“Sit down and be quiet. You are drunk, and this is the edge of the roof.”
—Rumi, 13th Century Sufi Mystic
The national publication, Strategy+Business, published an interview with Meg Wheatley in the Winter 2011 issue. Ms. Wheatley is an author, entrepreneur, and researcher associated with the Berkana Institute—a “U.S.-based not-for-profit organization, dedicated to experimental efforts to build healthy communities around the world, often in highly impoverished areas with many serious challenges…Wheatley’s views on communities, and her experience with innovative management practice, made her a central figure in a wide network of pioneers in organizational learning and change.”
During the interview, conducted by Art Kleiner, he and Wheatley discussed of the current global economy. Wheatley had worked with a number of innovative, creative, prospering organization leaders in the past. She states that the new economy has forced a lot of optimism out of business and forced pessimism back into business processes in its place. Not only is the global economy getting people down, the recent surge of national disasters and political turmoil are also taking their toll on the general morale of the business world. “One of my good friends led the turnaround of his company, one of the world’s top brands. He did it by engaging people: inculcating a strong sense of values, giving people latitude to make decisions and design projects, ensuring that learning was prevalent. Now that he’s retired, that’s all been destroyed. The new leadership is highly restrictive and controlling, using fear as a primary motivator. As a result, the company has been struggling in this current economic climate. And of course it becomes a reinforcing cycle: The worse the financials, the stricter the controls become.
“In most companies, we do not have (and I believe won’t have for the foreseeable future) the money to fund the work that we have to do. Leaders have two choices. One, they can tap the invisible resource of people who become self-motivated when invited to engage together. This approach has well-documented results in higher productivity, innovation, and motivation, but it requires a shift from a fear-based approach to a belief in the capacity of most people to contribute, to be creative, and to be motivated internally. Alternatively, they can continue to slash and burn, tightening controls, and using coercive methods to enforce the cuts. This destroys capacity, yet it is the more common approach these days.” (Kleiner 2011)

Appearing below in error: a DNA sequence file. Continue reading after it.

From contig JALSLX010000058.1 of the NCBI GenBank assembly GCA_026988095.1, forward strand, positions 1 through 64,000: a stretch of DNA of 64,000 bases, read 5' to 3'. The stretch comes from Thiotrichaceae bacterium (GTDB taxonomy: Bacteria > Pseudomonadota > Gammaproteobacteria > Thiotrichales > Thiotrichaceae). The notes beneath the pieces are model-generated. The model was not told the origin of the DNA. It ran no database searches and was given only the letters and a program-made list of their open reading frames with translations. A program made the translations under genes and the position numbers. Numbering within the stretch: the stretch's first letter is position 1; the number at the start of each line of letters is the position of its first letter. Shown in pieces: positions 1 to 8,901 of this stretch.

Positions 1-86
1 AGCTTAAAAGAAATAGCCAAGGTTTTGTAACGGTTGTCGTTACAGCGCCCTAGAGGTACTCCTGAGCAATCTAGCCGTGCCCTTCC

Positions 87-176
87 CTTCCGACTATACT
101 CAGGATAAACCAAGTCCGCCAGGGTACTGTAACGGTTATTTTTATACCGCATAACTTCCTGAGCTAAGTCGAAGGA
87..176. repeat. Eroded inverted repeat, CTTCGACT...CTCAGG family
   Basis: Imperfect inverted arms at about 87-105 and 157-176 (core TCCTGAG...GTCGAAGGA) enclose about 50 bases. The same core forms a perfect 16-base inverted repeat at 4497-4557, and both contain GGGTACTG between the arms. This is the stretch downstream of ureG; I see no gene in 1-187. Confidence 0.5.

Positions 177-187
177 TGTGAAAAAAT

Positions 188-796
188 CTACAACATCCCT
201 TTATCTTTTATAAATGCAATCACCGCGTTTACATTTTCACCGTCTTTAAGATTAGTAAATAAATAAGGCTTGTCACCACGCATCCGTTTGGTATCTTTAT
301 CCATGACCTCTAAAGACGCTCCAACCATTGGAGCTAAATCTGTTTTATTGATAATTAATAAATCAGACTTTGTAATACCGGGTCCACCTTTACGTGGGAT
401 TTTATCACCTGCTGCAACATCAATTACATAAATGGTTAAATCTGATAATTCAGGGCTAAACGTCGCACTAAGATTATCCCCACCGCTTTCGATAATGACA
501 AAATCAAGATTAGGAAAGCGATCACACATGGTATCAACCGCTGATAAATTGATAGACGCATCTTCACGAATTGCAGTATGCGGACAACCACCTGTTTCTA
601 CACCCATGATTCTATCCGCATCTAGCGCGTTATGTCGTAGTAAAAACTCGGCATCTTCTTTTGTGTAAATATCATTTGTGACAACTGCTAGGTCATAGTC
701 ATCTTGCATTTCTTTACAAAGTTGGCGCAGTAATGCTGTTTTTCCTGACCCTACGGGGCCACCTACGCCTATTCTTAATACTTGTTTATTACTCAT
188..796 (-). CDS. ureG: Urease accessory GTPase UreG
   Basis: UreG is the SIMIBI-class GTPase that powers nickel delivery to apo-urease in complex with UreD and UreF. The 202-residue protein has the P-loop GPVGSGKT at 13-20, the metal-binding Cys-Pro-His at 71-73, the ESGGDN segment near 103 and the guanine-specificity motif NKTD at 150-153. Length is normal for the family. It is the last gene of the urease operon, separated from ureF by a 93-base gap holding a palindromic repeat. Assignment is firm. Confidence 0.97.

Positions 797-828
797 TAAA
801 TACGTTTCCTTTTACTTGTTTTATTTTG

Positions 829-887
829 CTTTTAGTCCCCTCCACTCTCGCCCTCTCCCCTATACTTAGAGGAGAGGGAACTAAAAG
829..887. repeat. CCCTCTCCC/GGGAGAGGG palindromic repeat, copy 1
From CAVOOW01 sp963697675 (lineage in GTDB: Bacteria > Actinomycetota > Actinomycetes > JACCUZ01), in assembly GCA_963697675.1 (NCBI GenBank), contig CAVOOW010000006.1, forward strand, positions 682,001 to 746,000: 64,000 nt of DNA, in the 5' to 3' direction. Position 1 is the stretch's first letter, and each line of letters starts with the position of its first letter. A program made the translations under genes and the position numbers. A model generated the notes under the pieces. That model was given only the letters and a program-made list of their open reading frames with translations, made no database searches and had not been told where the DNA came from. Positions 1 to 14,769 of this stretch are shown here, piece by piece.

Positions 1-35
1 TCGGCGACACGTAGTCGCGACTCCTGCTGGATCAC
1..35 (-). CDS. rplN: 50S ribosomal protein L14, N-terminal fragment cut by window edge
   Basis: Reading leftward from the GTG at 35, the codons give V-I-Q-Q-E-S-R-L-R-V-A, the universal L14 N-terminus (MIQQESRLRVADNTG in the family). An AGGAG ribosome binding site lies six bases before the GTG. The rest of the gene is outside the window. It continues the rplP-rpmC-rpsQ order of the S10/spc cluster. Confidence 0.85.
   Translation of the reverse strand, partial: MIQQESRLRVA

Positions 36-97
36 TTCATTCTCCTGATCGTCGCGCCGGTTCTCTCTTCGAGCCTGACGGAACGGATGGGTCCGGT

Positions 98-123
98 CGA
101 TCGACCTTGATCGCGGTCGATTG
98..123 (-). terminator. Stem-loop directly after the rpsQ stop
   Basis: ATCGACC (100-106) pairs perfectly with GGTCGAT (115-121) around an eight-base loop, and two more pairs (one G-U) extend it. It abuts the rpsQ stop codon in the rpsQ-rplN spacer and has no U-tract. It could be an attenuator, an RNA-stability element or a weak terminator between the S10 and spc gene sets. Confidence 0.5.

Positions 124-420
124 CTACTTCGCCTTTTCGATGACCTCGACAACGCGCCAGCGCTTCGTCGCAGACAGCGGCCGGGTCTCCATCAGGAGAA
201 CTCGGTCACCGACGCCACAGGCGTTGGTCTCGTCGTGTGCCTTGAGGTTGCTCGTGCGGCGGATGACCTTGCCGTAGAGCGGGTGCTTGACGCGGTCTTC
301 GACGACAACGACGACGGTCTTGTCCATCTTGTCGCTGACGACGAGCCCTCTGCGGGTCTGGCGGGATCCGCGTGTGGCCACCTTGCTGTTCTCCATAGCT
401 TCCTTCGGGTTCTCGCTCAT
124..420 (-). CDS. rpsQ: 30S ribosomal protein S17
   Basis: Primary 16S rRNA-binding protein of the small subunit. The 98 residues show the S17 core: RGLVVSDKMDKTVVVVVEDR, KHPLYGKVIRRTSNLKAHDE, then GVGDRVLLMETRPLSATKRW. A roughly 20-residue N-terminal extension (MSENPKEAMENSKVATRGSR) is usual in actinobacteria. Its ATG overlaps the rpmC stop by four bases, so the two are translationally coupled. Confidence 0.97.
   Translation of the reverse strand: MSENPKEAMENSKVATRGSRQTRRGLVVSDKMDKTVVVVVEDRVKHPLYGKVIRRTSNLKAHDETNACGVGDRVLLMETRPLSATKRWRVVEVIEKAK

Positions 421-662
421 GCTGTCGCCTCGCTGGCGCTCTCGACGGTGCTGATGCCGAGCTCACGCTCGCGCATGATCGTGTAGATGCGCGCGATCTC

Then Kleiner asked Wheatley a very poignant question: Where does the fear and anxiety come from? Does it have to do with uncertainty, fear of failure, losing jobs? Wheatley’s answer is fascinating. She says, “Around the time I began writing Perseverance, I read a book by Laurence Gonzales called Deep Survival: Who Lives, Who Dies, and Why: True Stories of Miraculous Endurance and Sudden Death [W.W. Norton, 2003]. Gonzalez says that when people are truly lost in the wilderness, they go through predictable stages. First, they deny they’re lost; they keep doing what they’ve always done but with a greater sense of urgency. Then, when they begin to realize that they’re lost, they search frantically for any shred of evidence that would indicate that they’re not. Next they deteriorate, both physically and mentally. Their frantic search for the familiar, and their inability to recognize that their current maps aren’t working, leads to the ultimate moment when they realize they are close to death. If they don’t acknowledge that they’re lost and that they need new information to construct an accurate read on their situation, they will die.
“When I read this, I thought, ‘That’s exactly what I see in organizations (and in our political leaders).’ Too many leaders fail to realize that the old ways, their mental maps, aren’t giving them the information they need. But instead of acknowledging that, they push on more frantically, desperate to have the old ways work. When human beings work from fear and panic, we lose nearly all of our best reasoning capacities. We can’t see patterns, think about the future, or make moral judgments…I have a lot of sympathy for leaders who think that it’s their job to keep things in control, but when they use fear as a motivator, they shut down people’s brains and, as leaders, create the conditions for everyone to fail.”
The next obvious question is this: What do you do if you feel like you are lost in the wilderness? According to Wheatley, there are a few things you can do:
- Admit that you are lost and stop looking around for ways to prove otherwise.
- Allow the fog to burn off. Then take a clear look around you. Find sources of information that will help you figure out what to do next.
- Don’t worry so much about changing the situation. Do more to change your mind about it.
Too often, leaders are afraid to admit that they have no idea what to do when times get tough as if by doing so, they give up their power and look like fools to their subordinates. In reality, the opposite is true. Wheatley counsels leaders to have the courage to say to their people, “Our problems were caused by complex interactions. I don’t know what to do, but I know we can figure it out together.” When a leader has done this, they have admitted they are lost and thus place them and their team members on the path to finding their new place in the world.
Kleiner, Art. “The Thought Leader Interview: Meg Wheatley.” Strategy+Business, Winter 2011: 80-90.